Inflation and fears of the economy didn’t stop some retirement savers from contributing to their plans, a new Vanguard report found.
Almost a quarter of participants put at least 10% of their income away in retirement accounts, while the average rate was a record high of 7.4%, the financial institution found of its nearly 5 million retirement plan participants. With employer matches — which 98% of participants had access to — the average contribution rate was 11.3%.
One major driver of these continued contributions: employer perks such as automatic enrollment, Vanguard said. More than half of plans have auto-enrollment, which automatically places workers into the workplace retirement plan. That figure is even higher (76%) among plans with at least 1,000 participants, the firm found.
For almost six in 10 plans, the default deferral rate begins at 4% or higher, and almost all go into a target-date fund. Two-thirds of plans also offered an automatic deferral rate increase of at least 1%.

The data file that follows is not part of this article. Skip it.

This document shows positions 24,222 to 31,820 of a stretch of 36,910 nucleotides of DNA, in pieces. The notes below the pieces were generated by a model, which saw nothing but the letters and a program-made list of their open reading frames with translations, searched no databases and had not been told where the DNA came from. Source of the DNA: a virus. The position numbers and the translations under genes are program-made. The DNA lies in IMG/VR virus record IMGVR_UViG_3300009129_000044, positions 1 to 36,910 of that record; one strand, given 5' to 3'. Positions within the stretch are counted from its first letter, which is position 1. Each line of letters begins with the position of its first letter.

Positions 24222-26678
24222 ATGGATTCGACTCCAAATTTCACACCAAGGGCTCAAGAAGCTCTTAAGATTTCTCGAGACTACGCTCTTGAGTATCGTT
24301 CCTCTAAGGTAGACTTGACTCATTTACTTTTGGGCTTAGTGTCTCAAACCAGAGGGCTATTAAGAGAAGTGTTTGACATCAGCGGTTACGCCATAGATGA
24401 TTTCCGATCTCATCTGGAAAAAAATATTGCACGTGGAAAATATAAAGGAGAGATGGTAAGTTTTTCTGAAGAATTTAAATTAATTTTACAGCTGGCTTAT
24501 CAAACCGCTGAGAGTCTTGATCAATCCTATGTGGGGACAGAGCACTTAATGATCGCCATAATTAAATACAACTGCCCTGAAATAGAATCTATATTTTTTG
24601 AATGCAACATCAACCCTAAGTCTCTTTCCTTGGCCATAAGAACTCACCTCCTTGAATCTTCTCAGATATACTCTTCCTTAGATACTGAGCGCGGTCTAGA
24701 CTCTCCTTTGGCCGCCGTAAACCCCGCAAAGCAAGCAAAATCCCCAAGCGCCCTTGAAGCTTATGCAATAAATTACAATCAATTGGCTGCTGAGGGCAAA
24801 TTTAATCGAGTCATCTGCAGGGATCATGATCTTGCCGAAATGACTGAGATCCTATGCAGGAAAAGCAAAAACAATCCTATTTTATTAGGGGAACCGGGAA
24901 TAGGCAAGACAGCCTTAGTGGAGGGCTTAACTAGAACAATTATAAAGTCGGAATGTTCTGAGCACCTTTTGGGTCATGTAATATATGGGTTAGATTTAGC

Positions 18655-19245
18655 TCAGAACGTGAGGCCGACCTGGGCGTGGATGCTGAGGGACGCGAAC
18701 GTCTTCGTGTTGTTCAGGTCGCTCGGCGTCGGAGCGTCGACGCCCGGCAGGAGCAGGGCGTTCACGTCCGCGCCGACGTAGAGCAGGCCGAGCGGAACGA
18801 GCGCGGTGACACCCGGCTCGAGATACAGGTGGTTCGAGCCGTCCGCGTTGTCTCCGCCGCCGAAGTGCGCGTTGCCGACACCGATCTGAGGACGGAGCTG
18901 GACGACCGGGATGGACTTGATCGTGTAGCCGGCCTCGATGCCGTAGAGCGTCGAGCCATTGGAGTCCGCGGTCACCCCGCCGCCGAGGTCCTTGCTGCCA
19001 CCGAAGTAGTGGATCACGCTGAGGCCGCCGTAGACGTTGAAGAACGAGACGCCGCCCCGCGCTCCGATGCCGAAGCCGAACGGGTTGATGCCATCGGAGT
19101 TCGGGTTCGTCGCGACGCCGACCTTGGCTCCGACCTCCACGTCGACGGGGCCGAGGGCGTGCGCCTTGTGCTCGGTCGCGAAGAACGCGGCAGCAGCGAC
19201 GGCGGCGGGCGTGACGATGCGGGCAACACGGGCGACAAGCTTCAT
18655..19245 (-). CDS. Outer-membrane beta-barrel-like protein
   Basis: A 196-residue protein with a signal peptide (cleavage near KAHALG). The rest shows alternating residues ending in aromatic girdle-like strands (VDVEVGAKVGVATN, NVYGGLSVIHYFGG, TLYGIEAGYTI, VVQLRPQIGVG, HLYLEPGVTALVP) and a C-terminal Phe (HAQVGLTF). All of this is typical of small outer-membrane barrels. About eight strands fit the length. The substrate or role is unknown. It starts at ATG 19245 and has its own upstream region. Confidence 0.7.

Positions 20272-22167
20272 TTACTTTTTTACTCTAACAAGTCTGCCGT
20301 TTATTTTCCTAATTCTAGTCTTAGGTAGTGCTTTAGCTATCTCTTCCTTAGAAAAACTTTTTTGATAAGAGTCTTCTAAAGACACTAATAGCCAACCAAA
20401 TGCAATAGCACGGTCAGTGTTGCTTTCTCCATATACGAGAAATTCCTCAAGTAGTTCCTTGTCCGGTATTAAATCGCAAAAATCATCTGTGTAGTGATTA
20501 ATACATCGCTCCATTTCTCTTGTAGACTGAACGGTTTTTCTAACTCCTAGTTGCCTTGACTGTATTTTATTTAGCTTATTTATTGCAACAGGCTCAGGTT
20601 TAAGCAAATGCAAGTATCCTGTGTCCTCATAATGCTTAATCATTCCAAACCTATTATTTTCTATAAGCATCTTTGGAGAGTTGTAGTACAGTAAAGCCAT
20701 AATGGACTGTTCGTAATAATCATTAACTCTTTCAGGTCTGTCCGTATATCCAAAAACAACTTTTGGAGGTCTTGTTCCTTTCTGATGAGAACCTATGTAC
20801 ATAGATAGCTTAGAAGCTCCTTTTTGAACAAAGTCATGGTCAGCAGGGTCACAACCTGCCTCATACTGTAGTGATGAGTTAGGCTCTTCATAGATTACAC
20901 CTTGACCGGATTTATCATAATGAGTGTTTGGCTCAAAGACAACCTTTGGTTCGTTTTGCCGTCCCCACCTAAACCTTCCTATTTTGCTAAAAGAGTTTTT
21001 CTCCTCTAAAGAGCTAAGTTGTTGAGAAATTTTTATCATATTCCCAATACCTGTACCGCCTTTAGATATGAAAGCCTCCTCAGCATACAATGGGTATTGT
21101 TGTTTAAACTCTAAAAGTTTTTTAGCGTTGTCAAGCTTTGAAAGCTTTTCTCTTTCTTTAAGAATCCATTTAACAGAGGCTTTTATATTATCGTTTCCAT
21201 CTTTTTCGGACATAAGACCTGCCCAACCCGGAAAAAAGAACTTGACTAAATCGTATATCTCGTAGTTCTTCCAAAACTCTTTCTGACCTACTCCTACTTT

Financial advisers typically suggest saving somewhere between 10% and 15% of earnings, and these automatic features generally stayed in line with that. Four in 10 plans with automatic enrollment and increased deferral rates had a cap at 10%, and another one in three had a cap between 11% and 25%. There were 6% of plans that said they had no cap, but Vanguard’s report said it was “likely an error.”
Billions of dollars in retirement savings can be attributed to auto-enrollment, some experts said. The benefit allows workers to forgo the extra paperwork when starting a new job and start saving as soon as possible without much thought. Even Congress has pushed for more plans to incorporate auto-enrollment into workplace plans, by putting a provision about it in Secure 2.0, retirement-focused legislation passed in December.
Advice and adviser services through workplace plans are other benefits helping workers stick to their retirement savings. A majority of plans from companies with at least 5,000 employees offered advice as part of their retirement benefits, and in total, 41% of plans had this perk. Advice came in the form of help from a financial planner or a robo adviser.